Admins in Microsoft's Azure cloud data centre for West Europe in Amsterdam, Netherlands, have spent the morning battling severe problems in the gear that supports Redmond's main cloud service.
Problems with the core Compute and Storage components were first reported at 9:39am UTC on Thursday, according to the Windows Azure Status Dashboard, when Microsoft said it had received "an alert for SQL Databases, Compute and Storage in West Europe".
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Redmond later admitted that the problems meant customers could "experience issues accessing services".
It described the Compute problems as a "Partial Service Interruption (Limited Impact)", which is a Microsoft euphemism for a fraction of its tech not working.
Storage was termed a "Partial Service Interruption" and not given a qualifier, so it's likely more customers were hit by the problems.
As Compute, Storage, and SQL Databases are fundamental building blocks for any cloud infrastructure, this is a severe problem.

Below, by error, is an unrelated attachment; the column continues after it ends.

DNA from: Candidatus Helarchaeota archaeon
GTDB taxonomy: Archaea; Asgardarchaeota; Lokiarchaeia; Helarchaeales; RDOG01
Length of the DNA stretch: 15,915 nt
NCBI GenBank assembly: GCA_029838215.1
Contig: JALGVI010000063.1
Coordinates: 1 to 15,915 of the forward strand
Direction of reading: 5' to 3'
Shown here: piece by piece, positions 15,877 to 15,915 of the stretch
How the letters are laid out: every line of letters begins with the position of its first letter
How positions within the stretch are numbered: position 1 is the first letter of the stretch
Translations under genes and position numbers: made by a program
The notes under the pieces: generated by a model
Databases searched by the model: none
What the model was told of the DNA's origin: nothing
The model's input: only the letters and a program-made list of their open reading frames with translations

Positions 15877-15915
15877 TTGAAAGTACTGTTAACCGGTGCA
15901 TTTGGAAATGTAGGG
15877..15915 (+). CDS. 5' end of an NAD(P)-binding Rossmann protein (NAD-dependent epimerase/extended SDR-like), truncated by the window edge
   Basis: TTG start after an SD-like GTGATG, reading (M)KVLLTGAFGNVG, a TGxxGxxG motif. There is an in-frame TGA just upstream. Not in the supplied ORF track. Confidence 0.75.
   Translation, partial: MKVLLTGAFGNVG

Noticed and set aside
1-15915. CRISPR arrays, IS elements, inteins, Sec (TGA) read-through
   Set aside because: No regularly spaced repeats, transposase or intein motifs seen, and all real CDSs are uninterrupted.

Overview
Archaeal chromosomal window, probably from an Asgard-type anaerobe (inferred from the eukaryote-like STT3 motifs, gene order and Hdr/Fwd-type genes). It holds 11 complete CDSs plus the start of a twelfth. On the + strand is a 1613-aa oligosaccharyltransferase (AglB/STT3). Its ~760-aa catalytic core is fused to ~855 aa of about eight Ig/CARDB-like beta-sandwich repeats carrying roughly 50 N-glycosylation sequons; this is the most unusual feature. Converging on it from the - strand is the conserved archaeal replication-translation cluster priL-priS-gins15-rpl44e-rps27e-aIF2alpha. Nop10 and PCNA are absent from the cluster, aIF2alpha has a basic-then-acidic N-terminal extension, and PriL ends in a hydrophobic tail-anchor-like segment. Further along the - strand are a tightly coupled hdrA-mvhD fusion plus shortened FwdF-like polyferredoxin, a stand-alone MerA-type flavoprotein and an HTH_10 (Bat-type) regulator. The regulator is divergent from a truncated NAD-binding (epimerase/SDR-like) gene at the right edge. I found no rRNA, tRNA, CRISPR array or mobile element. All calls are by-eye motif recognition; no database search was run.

As of 2:54pm UTC Microsoft said it had "partially restored the services and continue to see improvements to Storage availability".
It indicated Compute services were mostly fixed, noting that: "We have confirmed recovery for Compute availability. A very small subset of IaaS Virtual Machines may be affected. We are validating the restoration steps."
Several users reported problems in Azure service on Twitter.
Come on #Azure West Europe, this downtime does not make happy pandas!— Jeavon Leopold (@crumpled_jeavon) May 1, 2014
Azure IaaS VMs in West Europe still not accessible - been 3 hours now— Anthony Widdowson (@awiddowson) May 1, 2014
Microsoft is determined to make money out of the cloud so any breakages within Azure's globe-spanning infrastructure are likely to be of concern to Redmond. In its most recent earnings call, Redmond said Azure revenues had grown by over 150 per cent. ®